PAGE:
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State officials nearing decision on Devils Lake hog farm

Pete Hannebutt of the North Dakota Farm Bureau speaks Wednesday, Sept. 12, 2018, at Spirit Lake Casino and Resort about a hog farm proposed near Devils Lake. North Dakota likely won't reach a decision on the hog farm until after Jan. 1. April Baumgarten / Forum News Service

DEVILS LAKE, N.D. -- North Dakota likely won’t reach a final decision on a controversial hog farm proposed near Devils Lake until after the first of the year, state health department officials said Dec. 14.

Although the department has given preliminary approval to the farm, the state took written comments from the public through Oct. 12.

“It’s tough to put on a timeline,” said Karl Rockeman, water quality director for the North Dakota Department of Health. “We’re still reviewing public comments we received. It might take longer or shorter, depending on what we find going through the comments.”

As the department reviews the comments, it also will evaluate whether any project changes will be required, he said.

Grand Prairie Agriculture, which proposed the farm, sees “no reason why the state wouldn’t approve the project,” said Daniel Julson, one of the firm’s partners.

For Devils Lake resident Lois Steinhaus, the risks of the project outweigh any possible benefits. She and other project opponents fear the hog farm could contaminate Devils Lake and an aquifer that supplies drinking water in the area.

Those in opposition also have raised concerns about the farm’s proximity to a cemetery.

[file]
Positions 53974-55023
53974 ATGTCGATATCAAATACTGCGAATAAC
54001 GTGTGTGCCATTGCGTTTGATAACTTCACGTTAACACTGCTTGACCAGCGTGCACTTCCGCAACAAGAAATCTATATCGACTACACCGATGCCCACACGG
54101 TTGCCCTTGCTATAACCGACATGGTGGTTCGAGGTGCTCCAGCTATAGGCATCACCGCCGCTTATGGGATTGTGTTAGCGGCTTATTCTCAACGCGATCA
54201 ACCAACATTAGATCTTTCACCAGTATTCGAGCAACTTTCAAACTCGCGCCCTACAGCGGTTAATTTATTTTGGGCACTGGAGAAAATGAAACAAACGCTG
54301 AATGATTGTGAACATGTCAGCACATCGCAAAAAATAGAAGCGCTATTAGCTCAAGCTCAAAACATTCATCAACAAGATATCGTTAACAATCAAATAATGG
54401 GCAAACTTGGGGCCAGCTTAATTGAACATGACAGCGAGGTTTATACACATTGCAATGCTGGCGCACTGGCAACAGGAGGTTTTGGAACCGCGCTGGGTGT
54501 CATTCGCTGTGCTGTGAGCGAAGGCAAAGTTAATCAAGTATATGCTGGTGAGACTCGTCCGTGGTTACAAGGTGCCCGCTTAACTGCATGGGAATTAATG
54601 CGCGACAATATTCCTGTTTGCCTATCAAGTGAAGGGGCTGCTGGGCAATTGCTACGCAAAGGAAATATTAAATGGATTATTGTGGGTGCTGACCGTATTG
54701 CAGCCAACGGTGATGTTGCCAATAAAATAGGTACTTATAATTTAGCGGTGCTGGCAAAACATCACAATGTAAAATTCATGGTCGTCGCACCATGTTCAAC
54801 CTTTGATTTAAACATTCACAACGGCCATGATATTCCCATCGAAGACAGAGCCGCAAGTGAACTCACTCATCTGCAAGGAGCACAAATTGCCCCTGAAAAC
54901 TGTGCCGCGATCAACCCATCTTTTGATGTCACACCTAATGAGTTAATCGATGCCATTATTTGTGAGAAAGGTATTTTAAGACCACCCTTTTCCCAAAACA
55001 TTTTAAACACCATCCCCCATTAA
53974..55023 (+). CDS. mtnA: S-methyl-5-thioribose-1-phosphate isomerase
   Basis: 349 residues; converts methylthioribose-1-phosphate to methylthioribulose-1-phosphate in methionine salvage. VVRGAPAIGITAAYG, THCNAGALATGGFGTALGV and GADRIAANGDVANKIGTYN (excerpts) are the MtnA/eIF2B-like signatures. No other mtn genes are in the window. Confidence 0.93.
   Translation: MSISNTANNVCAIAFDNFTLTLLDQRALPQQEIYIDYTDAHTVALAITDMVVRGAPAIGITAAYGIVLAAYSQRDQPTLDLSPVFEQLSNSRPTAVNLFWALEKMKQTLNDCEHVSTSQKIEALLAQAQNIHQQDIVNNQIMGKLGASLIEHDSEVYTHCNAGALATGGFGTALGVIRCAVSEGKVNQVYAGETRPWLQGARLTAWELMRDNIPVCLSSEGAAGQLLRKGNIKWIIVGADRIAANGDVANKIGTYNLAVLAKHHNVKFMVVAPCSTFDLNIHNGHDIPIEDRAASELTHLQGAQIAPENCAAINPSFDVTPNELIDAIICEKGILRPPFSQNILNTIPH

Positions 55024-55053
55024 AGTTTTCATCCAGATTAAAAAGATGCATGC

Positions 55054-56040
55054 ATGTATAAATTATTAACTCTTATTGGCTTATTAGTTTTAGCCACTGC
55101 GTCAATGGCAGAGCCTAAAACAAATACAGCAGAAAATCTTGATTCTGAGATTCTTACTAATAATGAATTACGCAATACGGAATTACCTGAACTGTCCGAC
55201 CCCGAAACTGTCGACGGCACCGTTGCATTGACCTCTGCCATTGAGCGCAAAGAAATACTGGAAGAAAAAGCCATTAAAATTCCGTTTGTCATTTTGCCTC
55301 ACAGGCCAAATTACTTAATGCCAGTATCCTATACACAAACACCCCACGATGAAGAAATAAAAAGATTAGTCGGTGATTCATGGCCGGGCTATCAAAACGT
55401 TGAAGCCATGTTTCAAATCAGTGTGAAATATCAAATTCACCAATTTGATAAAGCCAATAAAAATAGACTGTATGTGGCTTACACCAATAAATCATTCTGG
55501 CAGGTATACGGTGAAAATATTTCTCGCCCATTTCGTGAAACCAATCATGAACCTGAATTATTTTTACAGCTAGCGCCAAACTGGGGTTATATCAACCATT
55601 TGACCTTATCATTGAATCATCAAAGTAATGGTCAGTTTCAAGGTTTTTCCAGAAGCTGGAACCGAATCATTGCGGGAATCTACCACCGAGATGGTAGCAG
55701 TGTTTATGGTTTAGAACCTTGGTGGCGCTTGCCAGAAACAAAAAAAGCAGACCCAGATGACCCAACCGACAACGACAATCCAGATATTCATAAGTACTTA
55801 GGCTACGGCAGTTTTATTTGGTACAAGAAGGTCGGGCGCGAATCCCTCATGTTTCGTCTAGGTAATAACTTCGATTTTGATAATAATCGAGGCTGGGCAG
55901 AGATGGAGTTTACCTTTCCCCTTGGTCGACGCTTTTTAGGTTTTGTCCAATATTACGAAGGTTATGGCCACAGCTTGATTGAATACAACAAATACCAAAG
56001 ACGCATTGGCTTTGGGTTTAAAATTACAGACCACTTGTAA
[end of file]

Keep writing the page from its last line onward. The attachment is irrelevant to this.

“Some of us in the area have kind of been put down, and told ‘You just don’t like farming’ or ‘You don’t like hogs.’ And that’s not it. We don’t like the location,” Steinhaus said.

In September, more than 400 people attended public hearings near St. Michael, N.D., to voice their concerns or support for the project.

David Keagle, an attorney with Bismarck-based Braaten Law Firm who has represented landowners’ concerns, said there are better spots in the state to place the farm.

“It’s a problem of siting,” Keagle said. “There are plenty of places in North Dakota where there’s a lot of wide open space. … There are other sites that may be more appropriate and wouldn’t have as many impacts on neighboring land uses.”

The project’s supporters argue there’s little merit to claims about environmental contamination.

“These hog farms are regulated more than most other livestock industries,” said Kevin Blake, president of the North Dakota Pork Council.

For instance, the farm would need to go through yearly Environmental Protection Agency audits, he added.

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